Classic navigation systems determine the position of a user and guide them visually and acoustically to destinations. The audio-visual communication of these systems can bind the attention, and their use can lead to danger to users due to visual and cognitive distractions. Trolley! is a kinesthetic navigation system in the form of a trolley that guides users to a destination simply by introducing frictional resistance into the individual wheels of the trolley.
in collaboration with: Hannes Nehls, Felix Queisler

DE: 10 2018 115 729.0 

Lenkrolle zum Vermitteln einer Information an einen Benutzer beim muskelbetriebenen Bewegen von einem rollbaren Gegenstand und rollbarer Gegenstand :

Smart living and working environments are as smart as Big Tech companies want the people who work and live there to be. Accesses are restricted, temperatures are adjusted, and moods and feelings are ultimately regulated. The subservience that surrounds us in automated work and living environments condemns us to passivity and tempts us to submit to systems whose motives are not obvious or known. Resistance disturbs, gets in the way and inspires. Without resistance there would be no upheaval, no synthesis and no progress – resistance is essential! Resisting Architectures are living and work environments that don't say »yes!« and serve quietly. Instead, they take us seriously and interact with us by literally resisting our intentions. Resisting Architectures support us in the efficient realization of our true intentions by sensitizing us for the manipulative potential of smart environments.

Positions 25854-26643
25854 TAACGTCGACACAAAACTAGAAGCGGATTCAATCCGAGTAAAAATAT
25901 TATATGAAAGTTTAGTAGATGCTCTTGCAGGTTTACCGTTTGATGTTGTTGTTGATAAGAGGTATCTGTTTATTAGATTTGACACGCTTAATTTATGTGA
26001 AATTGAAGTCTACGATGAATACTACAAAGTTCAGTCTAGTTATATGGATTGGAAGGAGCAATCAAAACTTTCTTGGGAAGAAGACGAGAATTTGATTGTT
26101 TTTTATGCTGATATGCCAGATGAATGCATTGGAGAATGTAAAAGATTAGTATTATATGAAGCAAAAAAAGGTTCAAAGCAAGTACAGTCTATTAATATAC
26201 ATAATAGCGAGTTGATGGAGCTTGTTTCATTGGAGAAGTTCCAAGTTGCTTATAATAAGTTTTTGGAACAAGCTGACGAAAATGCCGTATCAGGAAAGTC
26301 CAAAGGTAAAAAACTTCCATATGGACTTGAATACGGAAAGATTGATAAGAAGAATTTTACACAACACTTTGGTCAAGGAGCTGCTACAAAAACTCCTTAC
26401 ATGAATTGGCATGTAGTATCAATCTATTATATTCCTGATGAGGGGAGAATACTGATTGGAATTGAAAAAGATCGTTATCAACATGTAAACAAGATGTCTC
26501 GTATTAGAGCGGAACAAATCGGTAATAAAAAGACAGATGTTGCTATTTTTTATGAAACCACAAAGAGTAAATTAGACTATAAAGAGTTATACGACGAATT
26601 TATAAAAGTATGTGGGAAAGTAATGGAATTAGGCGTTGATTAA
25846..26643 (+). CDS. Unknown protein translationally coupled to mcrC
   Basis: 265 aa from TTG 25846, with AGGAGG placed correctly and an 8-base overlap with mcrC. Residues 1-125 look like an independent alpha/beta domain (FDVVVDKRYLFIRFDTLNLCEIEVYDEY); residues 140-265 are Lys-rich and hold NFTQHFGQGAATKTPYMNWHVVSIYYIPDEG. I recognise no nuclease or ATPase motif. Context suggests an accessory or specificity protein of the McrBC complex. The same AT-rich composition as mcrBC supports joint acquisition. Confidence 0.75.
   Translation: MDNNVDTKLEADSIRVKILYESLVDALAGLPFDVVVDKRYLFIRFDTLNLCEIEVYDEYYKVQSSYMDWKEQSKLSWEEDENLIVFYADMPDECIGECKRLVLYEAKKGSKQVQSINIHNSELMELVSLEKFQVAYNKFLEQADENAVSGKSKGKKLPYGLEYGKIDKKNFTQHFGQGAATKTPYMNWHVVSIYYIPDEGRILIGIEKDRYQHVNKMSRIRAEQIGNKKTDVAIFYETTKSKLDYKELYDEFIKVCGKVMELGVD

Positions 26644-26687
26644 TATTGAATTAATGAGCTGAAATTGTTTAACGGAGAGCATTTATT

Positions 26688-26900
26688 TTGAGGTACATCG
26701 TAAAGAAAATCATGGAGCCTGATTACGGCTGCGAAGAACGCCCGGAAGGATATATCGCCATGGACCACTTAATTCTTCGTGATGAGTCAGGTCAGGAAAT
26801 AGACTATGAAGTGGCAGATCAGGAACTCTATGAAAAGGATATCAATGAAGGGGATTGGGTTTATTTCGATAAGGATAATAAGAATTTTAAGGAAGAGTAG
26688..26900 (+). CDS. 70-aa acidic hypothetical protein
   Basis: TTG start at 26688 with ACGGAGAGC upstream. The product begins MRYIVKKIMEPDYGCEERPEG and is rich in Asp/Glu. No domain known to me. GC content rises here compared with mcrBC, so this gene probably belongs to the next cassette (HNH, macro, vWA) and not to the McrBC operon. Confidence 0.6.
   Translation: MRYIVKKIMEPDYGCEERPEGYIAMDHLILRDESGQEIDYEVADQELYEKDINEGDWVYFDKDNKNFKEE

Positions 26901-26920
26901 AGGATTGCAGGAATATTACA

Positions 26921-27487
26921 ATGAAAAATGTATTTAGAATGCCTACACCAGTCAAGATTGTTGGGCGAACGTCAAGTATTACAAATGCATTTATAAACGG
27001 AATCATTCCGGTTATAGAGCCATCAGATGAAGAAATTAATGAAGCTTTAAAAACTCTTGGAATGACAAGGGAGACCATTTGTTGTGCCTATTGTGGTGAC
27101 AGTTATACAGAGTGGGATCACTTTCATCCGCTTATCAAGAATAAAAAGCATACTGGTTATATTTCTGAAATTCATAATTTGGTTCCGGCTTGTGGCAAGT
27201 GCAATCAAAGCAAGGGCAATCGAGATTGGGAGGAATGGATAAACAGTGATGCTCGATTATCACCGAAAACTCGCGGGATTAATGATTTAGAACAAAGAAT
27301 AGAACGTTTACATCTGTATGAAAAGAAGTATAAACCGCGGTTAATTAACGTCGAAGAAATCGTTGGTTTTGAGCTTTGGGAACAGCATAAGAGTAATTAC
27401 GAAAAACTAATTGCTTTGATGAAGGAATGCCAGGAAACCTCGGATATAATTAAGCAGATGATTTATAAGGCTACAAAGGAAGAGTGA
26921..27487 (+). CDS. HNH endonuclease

The "resisting architectures" series of objects investigated how kinaesthetic resistance in physical interactions between people and objects could be enriched with a level of information. The result is 5 objects (door closer, door handle, trolley, rotary switch, drawer) with potential areas of application in which this visual and auditory non-detectable information channel can be used in the context of ambient communication to communicate information to the user.A gradually adjustable tangible resistance enables users to subtly communicate a change of state without completely preventing the planned interaction. An example application was the environment of a hospital, where the door handle was more difficult to operate if the disinfectant dispenser had not been operated first. The change in status made users aware of the misbehaviour without it being visually recognisable to third parties present and thus without exposing them, instead of a visual or auditory warning signal.This series of projects was developed together with Prof Hannes Nehls as part of the research project "Potential of ambient communication Environments" in the years 2016-2018 and was translated into functional prototypes and three patents.